If I only had six flies
Can I please make it seven ed.?
World Fly Fishing Championship angler Joe Riley takes a look at limiting his fly box to just six flies. Beginning and experienced anglers alike will find this a very useful study.
In modern fly fishing there is an endless procession of development and variation in both flies and fly tying as we constantly see new patterns and materials being pushed onto the market with claims of higher effectiveness and increased catch rates. A contemporary fly box is no different with a pattern for every occasion, all absolute killers made from NASA space shuttle materials and the most exotic genetically modified birds man has ever seen, yet do all of these advancements really equate to more fish in the creel. I carry up to 6 fly boxes at any time with at least 100 different patterns in various sizes and colour variations and probably close to 1000 flies, yet most of these flies barely get tied onto a leader and the same hand full of patterns constantly go on first and rarely come off.
There are trout fly patterns which have stood the test of time and and in this age of new technology with faster rods and longer casting lines, there is more than ample room for the traditional patterns which still catch trout as effectively as they did in the 1800's and 1900's. These flies will catch trout on rivers and lakes, and while variations may have been made to some patterns, they are probably no more effective at deceiving trout than the originals, the exception being they have been adapted for specific reasons. There are some improvements which I believe add to the ability of a fly to take trout and some of these basic advancements do add effectiveness but sorting them out from from the plethora of stuff designed to only catch fishermen is a real dilemma. Here is a run down on some essential patterns that have stood the test of time as well as some improvements which have actually increased their ability to take trout. Some of the patterns have been relatively recent developments but they have now proven their selves as truly consistent killers.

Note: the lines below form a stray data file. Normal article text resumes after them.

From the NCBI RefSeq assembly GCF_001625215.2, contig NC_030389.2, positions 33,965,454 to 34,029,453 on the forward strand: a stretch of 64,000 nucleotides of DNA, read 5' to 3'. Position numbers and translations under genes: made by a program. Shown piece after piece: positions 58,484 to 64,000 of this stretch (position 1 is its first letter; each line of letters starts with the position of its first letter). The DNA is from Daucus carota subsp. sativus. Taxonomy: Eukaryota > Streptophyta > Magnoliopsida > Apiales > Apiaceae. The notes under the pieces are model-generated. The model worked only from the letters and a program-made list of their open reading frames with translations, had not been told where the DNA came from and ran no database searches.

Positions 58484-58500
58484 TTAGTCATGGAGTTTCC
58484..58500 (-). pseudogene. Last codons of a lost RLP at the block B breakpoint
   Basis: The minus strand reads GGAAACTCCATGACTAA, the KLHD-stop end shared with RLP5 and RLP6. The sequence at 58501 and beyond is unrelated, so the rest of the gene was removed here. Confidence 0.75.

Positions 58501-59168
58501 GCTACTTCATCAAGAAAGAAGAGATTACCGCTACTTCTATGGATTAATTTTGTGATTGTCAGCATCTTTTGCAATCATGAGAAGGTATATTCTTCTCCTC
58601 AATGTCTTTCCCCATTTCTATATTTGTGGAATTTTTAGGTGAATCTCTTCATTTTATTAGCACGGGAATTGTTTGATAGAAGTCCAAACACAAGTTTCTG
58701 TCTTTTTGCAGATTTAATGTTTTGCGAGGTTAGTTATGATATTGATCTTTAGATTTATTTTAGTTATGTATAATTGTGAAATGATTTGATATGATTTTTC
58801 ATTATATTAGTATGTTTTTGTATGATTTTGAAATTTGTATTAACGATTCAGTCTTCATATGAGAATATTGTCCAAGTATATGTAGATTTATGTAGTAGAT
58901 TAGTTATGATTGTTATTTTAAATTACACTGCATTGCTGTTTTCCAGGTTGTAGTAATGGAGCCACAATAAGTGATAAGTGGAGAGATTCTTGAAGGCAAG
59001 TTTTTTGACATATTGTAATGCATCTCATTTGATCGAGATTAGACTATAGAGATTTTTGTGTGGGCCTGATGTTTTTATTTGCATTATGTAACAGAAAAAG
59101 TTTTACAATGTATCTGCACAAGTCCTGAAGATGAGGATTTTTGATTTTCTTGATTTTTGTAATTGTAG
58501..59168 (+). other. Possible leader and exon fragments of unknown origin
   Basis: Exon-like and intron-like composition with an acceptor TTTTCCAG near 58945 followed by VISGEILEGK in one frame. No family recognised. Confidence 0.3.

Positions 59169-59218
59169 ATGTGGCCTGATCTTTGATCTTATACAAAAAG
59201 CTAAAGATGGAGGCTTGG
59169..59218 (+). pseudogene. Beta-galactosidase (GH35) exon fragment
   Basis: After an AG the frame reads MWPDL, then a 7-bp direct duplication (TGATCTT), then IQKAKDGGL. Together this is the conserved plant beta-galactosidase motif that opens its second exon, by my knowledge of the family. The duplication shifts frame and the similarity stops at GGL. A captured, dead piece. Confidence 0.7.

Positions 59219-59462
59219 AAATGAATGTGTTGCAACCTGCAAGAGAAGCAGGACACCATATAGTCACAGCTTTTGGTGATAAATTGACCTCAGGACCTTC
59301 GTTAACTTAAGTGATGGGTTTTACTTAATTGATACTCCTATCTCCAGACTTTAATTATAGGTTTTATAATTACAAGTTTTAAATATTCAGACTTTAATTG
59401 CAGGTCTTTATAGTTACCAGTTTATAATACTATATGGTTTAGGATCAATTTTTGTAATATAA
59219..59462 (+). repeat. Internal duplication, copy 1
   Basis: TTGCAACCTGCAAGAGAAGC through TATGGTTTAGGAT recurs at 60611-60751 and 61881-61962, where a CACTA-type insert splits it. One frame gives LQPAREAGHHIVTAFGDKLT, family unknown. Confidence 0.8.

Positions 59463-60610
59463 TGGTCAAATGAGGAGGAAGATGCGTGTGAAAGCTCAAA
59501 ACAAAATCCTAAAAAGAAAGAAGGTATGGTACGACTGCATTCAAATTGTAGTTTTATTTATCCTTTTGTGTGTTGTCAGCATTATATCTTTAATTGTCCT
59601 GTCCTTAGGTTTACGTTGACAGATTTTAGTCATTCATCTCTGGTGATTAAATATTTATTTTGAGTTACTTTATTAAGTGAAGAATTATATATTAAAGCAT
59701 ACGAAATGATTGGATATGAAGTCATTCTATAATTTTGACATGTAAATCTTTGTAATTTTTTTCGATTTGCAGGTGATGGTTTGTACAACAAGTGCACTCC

Red Tag: Here is a pattern someone should have taken a copyright on. I doubt that there would be a fly box that in most of the world let alone Australia that wouldn't have a couple of red tags in it. This fly was originally designed as a Grayling fly in Europe yet and is one of the most effective generic beetle patterns available. It is not just deadly as a dry but is also effective when tied with a hen hackle as a wet fly for rivers. The traditional pattern is tied with a red wool tag and bronze peacock herl body and a stiff cock hackle on a dry fly hook. More recent variations have occurred with the aim of making the fly more buoyant by substituting a deer hair or seals fur body of an appropriate colour. I tie my red tags with a red seals fur butt and dark olive seals fur body, the buoyancy created by the seals fur allows for a softer cock hackle to be added and the fly will still be all but unsinkable. In windy weather with waves slopping around, this fly becomes far more fishable as it will not absorb water and sink like a herl and wool body will. In the highlands of Tasmania with ever present wind and some feature fishing fishing opportunities like big brown and rainbow trout cruising in the surface of Great Lake feeding on beetles this is a fantastic advancement. Seals fur floats superbly and remains more visible making it a far more effective fly.
As far anticipated events go, the Tasmanian fly fishing scene is dominated by the mayfly hatch on both lowland rivers and highland lakes alike. As we need to imitate all three stages of the mayfly life cycle there are several patterns that are important in this area.